Cybersecurity Focus of Obama Summit in Tech Capital

Cybersecurity Focus of Obama Summit in Tech Capital
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Americans are increasingly alarmed by the international criminals, malicious hackers, cyberwarriors and spies who make off with electronic data moving through cyberspace and stored where break-ins happen in silent code.

Companies, individuals, public institutions, and governments are victims, accounting for losses of up to $575 billion a year worldwide, according to a private 2014 study. In the United States, the figure is estimated at $100 billion.

“No one is isolated from these threats,” the government has warned. Indeed, the White House data system and sensitive networks controlled by federal government, including the U.S. Postal Service and the U.S. Central Command, have been targeted.

President Obama, hoping to encourage Congress to adopt cybersecurity legislation this year and eager to foster alliances within the private sector, will host a policy summit Friday in Palo Alto, Calif., attracting media attention to the heart of Silicon Valley (live streamed on the White House website).

The administration will emphasize the economic, consumer protection and national security benefits of public-private collaboration to increase network protections and threat responses. White House National Economic Adviser Jeff Zients, speaking to reporters in advance of the event, said cybersecurity crosses every economic sector and “is the cost of staying in business.”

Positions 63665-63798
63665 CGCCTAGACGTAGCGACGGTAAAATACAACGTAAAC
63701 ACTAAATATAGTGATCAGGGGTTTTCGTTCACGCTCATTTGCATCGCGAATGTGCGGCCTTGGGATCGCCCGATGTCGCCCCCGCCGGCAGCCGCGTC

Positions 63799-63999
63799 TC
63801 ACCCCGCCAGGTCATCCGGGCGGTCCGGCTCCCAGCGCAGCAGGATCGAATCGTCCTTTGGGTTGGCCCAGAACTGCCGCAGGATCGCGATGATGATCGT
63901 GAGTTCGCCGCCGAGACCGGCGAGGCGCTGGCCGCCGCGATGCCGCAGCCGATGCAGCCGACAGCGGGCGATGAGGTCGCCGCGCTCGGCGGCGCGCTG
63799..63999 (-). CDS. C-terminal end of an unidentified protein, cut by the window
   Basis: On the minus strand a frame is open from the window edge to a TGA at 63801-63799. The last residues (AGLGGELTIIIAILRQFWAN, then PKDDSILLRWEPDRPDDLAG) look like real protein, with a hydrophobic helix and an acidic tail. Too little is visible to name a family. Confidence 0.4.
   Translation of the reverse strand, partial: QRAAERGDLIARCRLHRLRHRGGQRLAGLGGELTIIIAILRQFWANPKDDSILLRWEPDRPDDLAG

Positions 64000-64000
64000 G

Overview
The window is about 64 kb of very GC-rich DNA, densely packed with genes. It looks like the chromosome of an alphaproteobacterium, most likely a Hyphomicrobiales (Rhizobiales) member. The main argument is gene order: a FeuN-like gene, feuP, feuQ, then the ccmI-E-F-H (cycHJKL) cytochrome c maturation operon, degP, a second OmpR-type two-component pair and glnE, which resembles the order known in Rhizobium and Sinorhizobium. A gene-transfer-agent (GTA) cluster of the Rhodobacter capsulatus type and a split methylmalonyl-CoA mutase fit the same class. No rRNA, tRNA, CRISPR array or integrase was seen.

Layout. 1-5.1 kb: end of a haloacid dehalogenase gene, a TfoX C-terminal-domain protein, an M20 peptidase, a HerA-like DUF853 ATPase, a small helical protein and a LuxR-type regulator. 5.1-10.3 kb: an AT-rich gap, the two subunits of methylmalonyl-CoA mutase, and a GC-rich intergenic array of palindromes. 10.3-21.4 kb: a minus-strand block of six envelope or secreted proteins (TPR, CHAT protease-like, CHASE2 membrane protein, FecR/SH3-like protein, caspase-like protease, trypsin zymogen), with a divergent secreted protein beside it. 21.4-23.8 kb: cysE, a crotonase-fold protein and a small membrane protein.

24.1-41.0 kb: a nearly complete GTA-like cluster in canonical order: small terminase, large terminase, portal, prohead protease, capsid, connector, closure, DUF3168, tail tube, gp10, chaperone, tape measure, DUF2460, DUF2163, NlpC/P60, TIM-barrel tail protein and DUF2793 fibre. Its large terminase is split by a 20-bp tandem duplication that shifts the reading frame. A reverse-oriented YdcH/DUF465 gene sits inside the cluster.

A rationale for the summit, Zients added, is to highlight the linkage between cybersecurity and consumer protection, which he said “are two sides of the same coin.”

The president wants to leverage the government’s clout to link major companies and private innovators as part of a global drive to reverse what is demonstrably a costly, destabilizing trend.

“Cyberthreats are evolving faster than the defenses that counter them,” according to White House officials who helped organize the Stanford University event, which will take place near some of the leading tech companies in the United States.

Apple Inc. CEO Tim Cook will introduce the president, and Obama will deliver a speech and sign an executive order that creates a “framework” to help protect against cyberthreats by encouraging rapid information sharing among private companies, accompanied where appropriate by the intelligence-sharing powers of the federal government.

The administration recently created an intelligence agency called the Cyber Threat Intelligence Integration Center, where the private sector can share information with the government and where Internet threats can be assessed.

Lisa Monaco, White House homeland security and counterterrorism adviser to the president, said this week during a speech in Washington that in her role over the last two years to brief Obama each morning about risks around the world, “an increasing share of the bad news I deliver is unfortunately on cyber threats.”

The administration – conscious that the recent breach and email thefts involving Sony Pictures and North Korea raised public awareness of the issue – sought to underscore Obama’s long-held focus on the hazards and their global importance.